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Battle between a 'Zero' and a F4F over the Pacific
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Dr. Ship 3d print. Jiro Horikoshi, (22nd June 1903 – 11th January 1982), was a Japanese aeronautical engineer employed in the Mitsubishi Heavy Industries company, during which time he developed the fighter which would become the awe of all Allied pilots.

Horikoshi was born in Fujioka, where he attended high school. He later attended the First Higher School in Tokyo, and in 1927 he would graduate from the Aviation Laboratory of the University of Tokyo with an engineering degree. Almost immediately after, he became employed in Mitsubishi, in the Nagoya Aircraft Manufacturing Plant.

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His first real success in aircraft design was the A5M, nicknamed “Claude” by the Allies. It saw heavy use in the Second Sino-Japanese War, where it proved to be dominant in the skies of China. The only plane at the time which proved to be a threat to the A5M was the Soviet Polikarpov I-16. In the last two years of the war, the remaining A5M’s were used as kamikaze aircraft.

It was not until 1940 when Horikoshi had his claim to fame. In 1937, the Japanese Imperial Navy requested a fighter with superior agility, speed, and most importantly, operational range. The first prototype of the Type 0 Carrier Fighter was introduced in 1940, nicknamed Rei-sen by its pilots, which translates roughly to “Zero fighter”, honoring the 2600th anniversary of the ascension of Emperor Jimmu to Japan's throne.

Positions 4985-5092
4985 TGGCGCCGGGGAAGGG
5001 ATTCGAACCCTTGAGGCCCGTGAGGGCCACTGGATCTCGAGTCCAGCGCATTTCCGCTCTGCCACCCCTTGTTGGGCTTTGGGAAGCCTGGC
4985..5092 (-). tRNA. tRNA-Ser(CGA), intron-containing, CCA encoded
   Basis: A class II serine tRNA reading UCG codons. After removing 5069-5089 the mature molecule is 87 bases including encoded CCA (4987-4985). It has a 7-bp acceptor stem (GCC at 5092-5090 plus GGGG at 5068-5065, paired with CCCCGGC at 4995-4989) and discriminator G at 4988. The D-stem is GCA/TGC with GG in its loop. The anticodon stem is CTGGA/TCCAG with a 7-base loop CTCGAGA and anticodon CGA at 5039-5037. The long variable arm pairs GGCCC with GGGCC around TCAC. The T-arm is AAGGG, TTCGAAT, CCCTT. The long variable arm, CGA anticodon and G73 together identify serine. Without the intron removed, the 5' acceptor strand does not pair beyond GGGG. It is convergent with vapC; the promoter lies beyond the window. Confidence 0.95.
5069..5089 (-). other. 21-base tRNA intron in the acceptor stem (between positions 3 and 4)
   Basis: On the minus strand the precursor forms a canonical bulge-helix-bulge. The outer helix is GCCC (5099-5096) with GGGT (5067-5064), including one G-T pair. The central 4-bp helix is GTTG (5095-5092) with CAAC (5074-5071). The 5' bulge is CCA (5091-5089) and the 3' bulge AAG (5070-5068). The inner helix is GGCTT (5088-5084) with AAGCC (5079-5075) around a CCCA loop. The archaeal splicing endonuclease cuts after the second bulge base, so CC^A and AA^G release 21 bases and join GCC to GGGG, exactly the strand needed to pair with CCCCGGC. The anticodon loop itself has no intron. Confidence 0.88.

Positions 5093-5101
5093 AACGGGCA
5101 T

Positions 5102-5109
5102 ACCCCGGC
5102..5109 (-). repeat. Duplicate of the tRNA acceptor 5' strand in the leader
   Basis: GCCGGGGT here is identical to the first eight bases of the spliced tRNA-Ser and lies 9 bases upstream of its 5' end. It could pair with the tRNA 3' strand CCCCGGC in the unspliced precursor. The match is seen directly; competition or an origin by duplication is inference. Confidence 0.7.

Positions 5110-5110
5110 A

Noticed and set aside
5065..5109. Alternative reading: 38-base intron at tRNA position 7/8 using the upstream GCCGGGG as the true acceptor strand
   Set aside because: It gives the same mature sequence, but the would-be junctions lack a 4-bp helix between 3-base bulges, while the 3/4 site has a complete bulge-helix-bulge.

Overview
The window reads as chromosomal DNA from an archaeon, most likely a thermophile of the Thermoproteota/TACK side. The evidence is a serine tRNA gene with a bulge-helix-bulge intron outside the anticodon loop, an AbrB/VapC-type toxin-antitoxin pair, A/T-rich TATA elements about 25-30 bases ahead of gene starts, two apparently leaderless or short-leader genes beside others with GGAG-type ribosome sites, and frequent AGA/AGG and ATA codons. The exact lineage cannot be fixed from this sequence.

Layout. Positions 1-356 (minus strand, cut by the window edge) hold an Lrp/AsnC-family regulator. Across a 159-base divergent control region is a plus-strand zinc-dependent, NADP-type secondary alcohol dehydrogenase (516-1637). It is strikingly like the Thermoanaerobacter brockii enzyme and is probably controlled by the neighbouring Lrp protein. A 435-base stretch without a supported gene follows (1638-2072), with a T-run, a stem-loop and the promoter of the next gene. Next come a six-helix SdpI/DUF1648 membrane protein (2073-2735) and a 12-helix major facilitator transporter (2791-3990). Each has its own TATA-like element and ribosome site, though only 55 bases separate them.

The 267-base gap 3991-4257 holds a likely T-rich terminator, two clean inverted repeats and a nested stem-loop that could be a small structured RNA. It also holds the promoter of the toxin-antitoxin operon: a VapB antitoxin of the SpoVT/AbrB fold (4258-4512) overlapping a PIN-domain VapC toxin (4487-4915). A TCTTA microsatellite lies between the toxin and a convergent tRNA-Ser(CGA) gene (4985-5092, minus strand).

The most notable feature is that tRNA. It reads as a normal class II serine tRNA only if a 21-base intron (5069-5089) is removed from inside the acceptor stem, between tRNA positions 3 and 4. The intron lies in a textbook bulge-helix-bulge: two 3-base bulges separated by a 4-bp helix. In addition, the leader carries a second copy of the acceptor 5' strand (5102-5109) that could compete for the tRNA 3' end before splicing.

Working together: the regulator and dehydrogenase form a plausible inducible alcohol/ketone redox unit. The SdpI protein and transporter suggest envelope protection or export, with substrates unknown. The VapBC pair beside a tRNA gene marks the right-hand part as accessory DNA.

The plane featured a range of 1,180 miles, close to double that of the American P-40, the best comparable United States fighter at the outset of the war. Even the contemporary models of the famous British Spitfire and Hurricane fighters, which had won the Battle of Britain, had major problems with the Zero when they met in 1942. At sea, the situation was not much better, with even the United States Navy’s Grumman F4F Wildcat being outclassed by the Zero in most cases.

However, Japan simply could not compete with the sheer industrial might of the USA, having produced only 11000 Zero planes, while their American counterparts produced nearly a total of 40000 aircraft. Even so, the Zero, in the hands of the Japanese aces such as Saburo Sakai or Kinsuke Muto, was able to win 12-on-1 battles against Corsairs, Hellcats and Wildcats alike, in low to medium altitude combat. However, in high altitude combat, the Zero became outclassed by the new Hellcats and P-38 Lightnings.

Horikoshi was involved in design of many other fighters such as the Mitsubishi J2M “Raiden” (Thunderbolt) and the A7M “Reppu” (Strong Gale). After the war, following Horikoshi’s sudden glorification in the eyes of the world, he stayed at Mitsubishi and designed YS-11 turboprop short-haul passenger aircraft. He left Mitsubishi in 1963 to become a lecturer at the University of Tokyo’s Institute of Space and Aeronautics, and between 1965 and 1969, he was a professor at the National Defense Academy. Between 1972 and 1973, he was a professor of the Faculty of Engineering of Nihon University in Tokyo. Horikoshi was awarded the Order of the Rising Sun, Third Class in 1973. He passed away from pneumonia in Tokyo in 1982.

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His legacy, however, still lives on, and the legend of the Zero Fighter will never be forgotten.

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The War Thunder Team